“Electro Sax” Might Be Elan Trotman’s Finest Release


Elan Trotman provides amped up jazz on album, “Electro Sax,” the saxophonist’s follow-up to 2013’s, “Tropicality.”

One standout from that album was a cover of Stevie Wonder’s “Master Blaster (Jammin’).” Trotman’s nimble saxophone gave a voice to the instrumental that I couldn’t have predicted. A seamless ensemble provides the sounds of backup singers. It is an instrumental chorus that shouldn’t be missed. Listeners who liked Trotman’s treatment of the R&B-infused island sound will appreciate what he does on “Electro Sax.”

“Electro Sax”

The mosaic of sound invigorates this track. At the beginning, a keyboard and guitar are having a tentative conversation. The horn interrupts, and the melody line is built atop a pounding dance beat that is mitigated by a wailing, psychedelic guitar. Drums accentuate the percussive sounds of the dance beat, and the ultramodern wave of sound makes this song incredibly dance-y. A song for the club, or a party at home. This celebration of sound is meant to be shared.

While there is plenty to say about the way the saxophone speaks on several of Trotman’s tracks, it should be noted that synthesizers and brass raise a chorus that could easily have been sung by humans. The hypnotic rhythm of the dance beat is a constant that helps keep the song fun and modern. In the world of “Electro Sax” instruments appear to have lives of their own.

“Shut Up and Dance”

Peter Frampton once changed the world of rock music with his talking guitar. Trotman is doing the same to the world of jazz with the nimble notes of his saxophone. Each syllable that would have been sung by Walk the Moon’s lead singer gets clear and full treatment here. The effect is smooth, and not the staccato bleating that can sometimes occur when musicians attempt to make instruments do things that they were not made for, or those things that require techniques that the musician has not mastered.

Along with the electro sax, Trotman infuses this song with island percussion, and what sounds like a drum machine. Like “Electro Sax” the result is a tropical-sounding celebration of good times. It is difficult to be bogged down by the realities of things like torrential downpours when this song plays — sunshine seems inevitable.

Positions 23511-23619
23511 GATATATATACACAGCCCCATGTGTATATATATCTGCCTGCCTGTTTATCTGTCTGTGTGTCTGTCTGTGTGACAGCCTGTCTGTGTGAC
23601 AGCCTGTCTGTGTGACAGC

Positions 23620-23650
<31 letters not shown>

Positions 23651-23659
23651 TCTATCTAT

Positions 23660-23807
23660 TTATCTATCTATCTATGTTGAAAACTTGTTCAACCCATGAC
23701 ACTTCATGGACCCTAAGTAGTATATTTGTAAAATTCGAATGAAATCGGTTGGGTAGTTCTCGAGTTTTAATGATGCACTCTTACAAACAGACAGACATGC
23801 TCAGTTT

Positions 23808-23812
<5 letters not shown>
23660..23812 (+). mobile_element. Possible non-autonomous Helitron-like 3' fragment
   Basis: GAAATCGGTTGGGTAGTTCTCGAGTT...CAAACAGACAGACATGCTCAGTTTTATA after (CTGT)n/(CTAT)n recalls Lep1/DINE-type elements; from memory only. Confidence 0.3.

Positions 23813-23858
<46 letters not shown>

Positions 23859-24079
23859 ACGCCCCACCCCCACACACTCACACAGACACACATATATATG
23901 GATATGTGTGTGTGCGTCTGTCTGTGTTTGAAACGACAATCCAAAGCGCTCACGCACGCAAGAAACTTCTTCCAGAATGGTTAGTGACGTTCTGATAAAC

“Barbados Breeze”

Trotman’s influence continues to be the sound of islands. Here, synthesizer, saxophone, and percussion rush together in an urban groove that any number of rappers would probably like to put lyrics over. Instead of words this time, the saxophone is the full, island breeze that blows through the song, and when it disappears, the other instruments break down the beat, and listeners realize there is yet another danceable song on this album.

The album is the product of technology, yet it captures the feel of the natural world and the lives of humans in some of the world’s most beautiful places—islands. Listeners might not have been expecting a saxophone to work so well with a drum machine, or a certain style of guitar, but then again, Trotman’s work so far, seems to be anything but predictable.

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Dodie Miller-Gould is a native of Fort Wayne, Indiana who lives in New York City where she studies creative nonfiction at Columbia University. She has BA and MA degrees in English from Indiana University-Purdue University, Fort Wayne, and an MFA in Fiction from Minnesota State University, Mankato. Her research interests include popular music and culture, 1920s jazz, and blues, confessional poetry, and the rhetoric of fiction. She has presented at numerous conferences in rhetoric and composition, and creative writing. Her creative works have appeared in Tenth Muse, Apostrophe, The Flying Island, Scavenger's Newsletter and elsewhere. She has won university-based awards for creative work and literary criticism.

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